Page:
Stop Wearing Medical Gloves!

gloved hand

Why this piece of personal protective equipment won’t protect you from the virus — and may increase your risk

It’s almost a new fashion trend — wearing medical gloves to the grocery store, doctor’s appointments and other outings as part of our new touch-less reality to protect against COVID-19. But this is one practice that medical experts are urging us to stop.

Why? While medical gloves are part of the necessary personal protective equipment (PPE) for physicians, nurses and other healthcare workers while on the job, wearing them in the community for daily life actually increases your risk for contracting the virus, explains Jillianna Wasiura, Infection Control Coordinator at Roswell Park. “The virus and other germs get on the gloves just as easily as they would your hands. Then what?”

Healthcare workers change their gloves after each interaction with a patient, after handling equipment and before moving on to another task or patient. They also follow a technique for removing the gloves so that the contaminated outside of the gloves won’t touch their skin or wrists. In between each new pair of gloves, they wash and sanitize their hands.

Gloves Help Spread the Virus

Imagine that the virus is red paint and each time you touch something with gloved hands, more paint gets on the gloves. You scratch your face or eyes, drive your car, open a store door, push a cart, select groceries, brush hair from your eyes, select more groceries, talk to a neighbor, sneeze into a tissue, pay for groceries. Then you get a text or phone call and you respond to it. That red paint will be everywhere, and you helped spread it from the door to the cart to your face, phone and everything.

“This is what we call cross-contamination,” explains Wasiura. “Even if you could change gloves between each of those tasks, if you’re not washing your hands and using sanitizer before and after each new pair, you’re not protecting yourself. It is important to break the chain of infection from each touch point that could be contaminated, and this is done by performing hand hygiene between each of those moments.”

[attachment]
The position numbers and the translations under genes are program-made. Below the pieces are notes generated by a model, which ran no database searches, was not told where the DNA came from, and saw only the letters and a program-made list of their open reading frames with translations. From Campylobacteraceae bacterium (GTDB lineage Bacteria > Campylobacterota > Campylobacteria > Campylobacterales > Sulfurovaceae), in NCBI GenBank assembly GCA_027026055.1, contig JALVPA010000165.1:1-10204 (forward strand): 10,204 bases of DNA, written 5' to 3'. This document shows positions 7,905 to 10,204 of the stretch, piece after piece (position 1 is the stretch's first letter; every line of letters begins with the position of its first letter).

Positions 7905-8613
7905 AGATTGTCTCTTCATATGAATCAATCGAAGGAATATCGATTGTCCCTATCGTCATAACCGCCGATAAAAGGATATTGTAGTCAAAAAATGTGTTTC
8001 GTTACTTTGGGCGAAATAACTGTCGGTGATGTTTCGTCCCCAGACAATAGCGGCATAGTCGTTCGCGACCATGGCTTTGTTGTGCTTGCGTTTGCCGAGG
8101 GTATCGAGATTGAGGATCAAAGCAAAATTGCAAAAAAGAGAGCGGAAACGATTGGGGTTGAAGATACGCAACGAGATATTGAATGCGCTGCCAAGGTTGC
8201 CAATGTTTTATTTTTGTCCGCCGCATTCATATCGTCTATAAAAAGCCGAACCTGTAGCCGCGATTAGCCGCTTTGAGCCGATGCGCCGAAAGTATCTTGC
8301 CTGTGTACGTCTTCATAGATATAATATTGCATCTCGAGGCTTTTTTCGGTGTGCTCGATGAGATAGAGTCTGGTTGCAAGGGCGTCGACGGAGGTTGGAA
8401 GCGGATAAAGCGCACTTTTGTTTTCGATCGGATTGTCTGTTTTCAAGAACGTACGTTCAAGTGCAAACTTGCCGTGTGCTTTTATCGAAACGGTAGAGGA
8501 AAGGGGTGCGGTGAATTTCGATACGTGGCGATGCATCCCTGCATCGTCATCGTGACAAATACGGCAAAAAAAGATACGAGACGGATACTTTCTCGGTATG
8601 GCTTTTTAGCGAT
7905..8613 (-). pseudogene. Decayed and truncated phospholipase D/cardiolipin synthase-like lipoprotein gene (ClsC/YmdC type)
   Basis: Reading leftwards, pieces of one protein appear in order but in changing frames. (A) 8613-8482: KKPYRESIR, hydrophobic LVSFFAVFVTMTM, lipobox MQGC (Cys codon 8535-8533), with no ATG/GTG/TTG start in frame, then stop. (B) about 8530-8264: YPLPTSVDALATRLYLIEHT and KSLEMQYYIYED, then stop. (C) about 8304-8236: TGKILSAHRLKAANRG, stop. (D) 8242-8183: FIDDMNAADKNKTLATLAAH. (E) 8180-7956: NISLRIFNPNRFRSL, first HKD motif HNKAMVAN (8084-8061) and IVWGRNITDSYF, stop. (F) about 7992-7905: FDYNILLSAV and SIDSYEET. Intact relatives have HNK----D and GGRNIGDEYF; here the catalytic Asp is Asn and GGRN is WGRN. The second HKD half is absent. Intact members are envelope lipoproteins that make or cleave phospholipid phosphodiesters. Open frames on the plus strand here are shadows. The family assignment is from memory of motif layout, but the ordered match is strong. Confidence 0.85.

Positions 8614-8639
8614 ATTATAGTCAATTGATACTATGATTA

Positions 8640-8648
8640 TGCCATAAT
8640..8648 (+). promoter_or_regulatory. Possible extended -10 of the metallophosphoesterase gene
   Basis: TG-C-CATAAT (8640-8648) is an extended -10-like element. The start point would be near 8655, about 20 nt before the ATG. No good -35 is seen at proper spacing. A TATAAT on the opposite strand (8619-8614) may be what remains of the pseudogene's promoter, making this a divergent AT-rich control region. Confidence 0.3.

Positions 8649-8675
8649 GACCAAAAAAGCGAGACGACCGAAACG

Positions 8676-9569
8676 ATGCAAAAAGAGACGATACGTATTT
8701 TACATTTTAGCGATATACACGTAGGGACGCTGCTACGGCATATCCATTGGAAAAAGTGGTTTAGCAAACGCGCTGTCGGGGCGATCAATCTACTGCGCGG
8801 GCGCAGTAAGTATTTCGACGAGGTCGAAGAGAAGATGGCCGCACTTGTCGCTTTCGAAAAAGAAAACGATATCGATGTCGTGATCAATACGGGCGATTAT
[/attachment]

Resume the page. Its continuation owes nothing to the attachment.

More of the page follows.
False Sense of Security

Another problem with wearing gloves is that they cover just your hands. But the virus doesn’t get into your body through the skin on your hands. The point of entry for the virus is through the eyes, nose or mouth. 

 The virus is passed along mainly through respiratory droplets from an infected person who isn’t masked and who is coughing, sneezing or just talking, and those droplets land on you when you are within six feet of that person. Because the virus can linger on surfaces, you can also become infected by touching a surface that’s contaminated with COVID-19 (whether or not you’re wearing gloves) and then touching a point of entry — your nose, mouth or eyes. To break the chain of infection and spread, you need to stay at least six feet away from others and wash or sanitize your hands frequently, especially after touching surfaces in the community and before touching your face. 

 “The gloves may help you feel protected, but that’s a false sense of security,” says Wasiura. “If you’re wearing gloves, then you’re probably not washing your hands and sanitizing as often. If you come to the hospital for an appointment with gloves on, you’ve just brought in the germs from everything you touched on your way. We would rather patients and visitors use the sanitizer as they enter and throughout their visit, as necessary.” 

 Other means of protection include: staying home as much as you can; remaining six feet apart from others; not touching your face, nose or mouth; disinfecting surfaces regularly and…washing and sanitizing your hands frequently!

More Information

The COVID-19 situation is evolving rapidly. To read the latest information on Roswell Park’s response and find additional resources, visit our Coronavirus (COVID-19) web page.

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 Better Hand Hygiene

You’ve heard this before, but it bears repeating: An effective way to protect yourself from COVID-19 and other germs is frequent handwashing with soap and water and sanitizing with a 60% alcohol-based sanitizer. You know the drill:

  • Wet your hands with clean, running water and turn off the tap.
  • Apply soap.
  • Lather up by rubbing your hands together, getting the suds onto the backs, between each finger and under fingernails.
  • Scrub for at least 20 seconds.
  • Rinse your hands well with clean, running water.
  • Turn off tap with your elbow or a paper towel.
  • Dry hands with a clean towel or air dryer.

You should wash your hands each time you’ve been in a public place; after coughing, sneezing, blowing your nose and using the bathroom; before eating; and any time they are dirty. This practice is a good habit to keep long after COVID-19 fades away.